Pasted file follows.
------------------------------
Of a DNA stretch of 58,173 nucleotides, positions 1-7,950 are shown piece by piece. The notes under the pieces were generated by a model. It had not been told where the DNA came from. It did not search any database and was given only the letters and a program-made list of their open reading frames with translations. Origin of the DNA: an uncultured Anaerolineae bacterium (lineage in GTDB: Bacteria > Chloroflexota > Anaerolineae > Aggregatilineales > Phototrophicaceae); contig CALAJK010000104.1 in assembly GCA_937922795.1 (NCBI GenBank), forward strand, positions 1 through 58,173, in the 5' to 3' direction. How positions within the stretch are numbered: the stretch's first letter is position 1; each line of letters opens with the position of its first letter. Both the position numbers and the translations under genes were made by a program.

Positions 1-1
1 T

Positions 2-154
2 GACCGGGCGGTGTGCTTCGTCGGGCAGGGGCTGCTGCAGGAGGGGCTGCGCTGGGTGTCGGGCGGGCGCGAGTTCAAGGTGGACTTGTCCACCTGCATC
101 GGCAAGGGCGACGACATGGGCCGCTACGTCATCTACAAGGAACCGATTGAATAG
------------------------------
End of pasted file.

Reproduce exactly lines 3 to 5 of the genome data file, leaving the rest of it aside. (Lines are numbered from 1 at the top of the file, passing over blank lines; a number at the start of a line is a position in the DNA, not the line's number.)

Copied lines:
1 T

Positions 2-154
2 GACCGGGCGGTGTGCTTCGTCGGGCAGGGGCTGCTGCAGGAGGGGCTGCGCTGGGTGTCGGGCGGGCGCGAGTTCAAGGTGGACTTGTCCACCTGCATC